Why the New York Times’s Amazon story is so controversial, explained, updated by Ezra Klein (Vox)
On Sunday, the New York Times published a massive exposé of Amazon's "punishing" work culture. The company, the Times alleged, "is conducting a little-known experiment in how far it can push white-collar workers, redrawing the boundaries of what is acceptable."
It is here:
Inside Amazon: Wrestling Big Ideas in a Bruising Workplace ... the company is conducting an experiment in how far it can push white-collar workers to get them to achieve its ever-expanding ambitions, by Jodi Kantor and Streitfeldaug (NYT)
SEATTLE — On Monday mornings, fresh recruits line up for an orientation intended to catapult them into Amazon’s singular way of working.
They are told to forget the “poor habits” they learned at previous jobs, one employee recalled. When they “hit the wall” from the unrelenting pace, there is only one solution: “Climb the wall,” others reported. To be the best Amazonians they can be, they should be guided by the leadership principles, 14 rules inscribed on handy laminated cards. When quizzed days later, those with perfect scores earn a virtual award proclaiming, “I’m Peculiar” — the company’s proud phrase for overturning workplace conventions.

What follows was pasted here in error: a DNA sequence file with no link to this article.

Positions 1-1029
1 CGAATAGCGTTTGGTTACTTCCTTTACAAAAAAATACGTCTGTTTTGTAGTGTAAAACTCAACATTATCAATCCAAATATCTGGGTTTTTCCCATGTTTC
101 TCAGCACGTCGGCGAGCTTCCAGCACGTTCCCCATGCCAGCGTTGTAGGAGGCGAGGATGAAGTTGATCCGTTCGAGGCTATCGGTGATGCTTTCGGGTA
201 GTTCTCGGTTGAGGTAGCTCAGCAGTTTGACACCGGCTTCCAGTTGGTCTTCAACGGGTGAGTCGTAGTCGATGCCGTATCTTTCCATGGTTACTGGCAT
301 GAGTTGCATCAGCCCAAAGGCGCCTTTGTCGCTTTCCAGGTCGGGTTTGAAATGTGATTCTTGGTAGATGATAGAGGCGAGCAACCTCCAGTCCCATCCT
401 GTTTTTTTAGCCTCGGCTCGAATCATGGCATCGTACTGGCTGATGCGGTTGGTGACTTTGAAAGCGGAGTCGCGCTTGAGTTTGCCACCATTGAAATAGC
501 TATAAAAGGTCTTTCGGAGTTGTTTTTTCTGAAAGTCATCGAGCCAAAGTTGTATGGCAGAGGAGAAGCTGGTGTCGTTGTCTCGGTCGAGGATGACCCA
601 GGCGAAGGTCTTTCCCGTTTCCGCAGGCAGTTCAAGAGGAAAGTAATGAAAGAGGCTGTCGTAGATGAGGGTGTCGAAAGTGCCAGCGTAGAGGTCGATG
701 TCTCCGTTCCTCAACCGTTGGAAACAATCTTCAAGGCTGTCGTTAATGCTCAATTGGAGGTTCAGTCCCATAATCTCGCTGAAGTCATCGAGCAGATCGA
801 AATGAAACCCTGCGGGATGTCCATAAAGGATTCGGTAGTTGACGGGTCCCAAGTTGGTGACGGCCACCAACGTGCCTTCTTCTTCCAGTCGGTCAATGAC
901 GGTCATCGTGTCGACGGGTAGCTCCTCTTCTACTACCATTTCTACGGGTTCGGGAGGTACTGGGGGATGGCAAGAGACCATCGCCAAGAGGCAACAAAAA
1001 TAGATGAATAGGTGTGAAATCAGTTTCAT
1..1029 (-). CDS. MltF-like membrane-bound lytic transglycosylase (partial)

At Vox, Klein finds the middle of the target.
... Behind both the Times article and the responses to it is a larger debate about the future of high-prestige, white-collar work in America and the toll it takes on family life. This article, like many before it, is fundamentally about whether some of the most privileged, productive, and highly compensated workers in the world can have both the job they want and the life they want.
But it's important not to lose sight of a more urgent reality: As bad as white-collar workers may have it at Amazon and elsewhere, their blue-collar brethren have it much, much worse, and have much less power to negotiate better conditions.